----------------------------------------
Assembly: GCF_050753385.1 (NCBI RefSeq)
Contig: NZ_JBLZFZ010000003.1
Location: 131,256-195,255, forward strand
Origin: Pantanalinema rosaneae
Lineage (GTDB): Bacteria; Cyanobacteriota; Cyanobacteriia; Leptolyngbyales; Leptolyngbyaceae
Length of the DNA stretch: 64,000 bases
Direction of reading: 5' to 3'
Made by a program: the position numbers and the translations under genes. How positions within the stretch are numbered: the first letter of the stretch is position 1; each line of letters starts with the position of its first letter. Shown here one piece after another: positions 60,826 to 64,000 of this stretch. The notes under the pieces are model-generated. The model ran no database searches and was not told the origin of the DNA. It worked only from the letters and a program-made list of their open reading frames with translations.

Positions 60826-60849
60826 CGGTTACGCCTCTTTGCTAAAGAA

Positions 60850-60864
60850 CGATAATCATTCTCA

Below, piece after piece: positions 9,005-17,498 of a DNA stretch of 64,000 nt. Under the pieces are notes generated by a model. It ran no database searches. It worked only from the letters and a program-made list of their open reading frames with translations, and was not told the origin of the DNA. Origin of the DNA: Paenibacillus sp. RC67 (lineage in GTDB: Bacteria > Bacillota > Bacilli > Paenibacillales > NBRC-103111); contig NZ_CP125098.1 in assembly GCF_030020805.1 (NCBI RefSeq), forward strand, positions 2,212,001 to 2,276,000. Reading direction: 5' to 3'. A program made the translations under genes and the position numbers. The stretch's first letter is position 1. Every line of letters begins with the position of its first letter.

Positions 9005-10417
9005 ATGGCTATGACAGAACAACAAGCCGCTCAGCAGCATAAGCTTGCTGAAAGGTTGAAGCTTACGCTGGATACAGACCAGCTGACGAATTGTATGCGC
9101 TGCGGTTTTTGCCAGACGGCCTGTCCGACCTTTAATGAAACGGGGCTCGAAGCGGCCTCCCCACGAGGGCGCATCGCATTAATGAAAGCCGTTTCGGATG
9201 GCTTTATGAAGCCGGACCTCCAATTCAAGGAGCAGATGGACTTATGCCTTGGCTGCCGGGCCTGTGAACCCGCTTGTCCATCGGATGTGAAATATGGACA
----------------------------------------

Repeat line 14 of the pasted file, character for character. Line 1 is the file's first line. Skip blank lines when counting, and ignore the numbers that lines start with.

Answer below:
Positions 9005-10417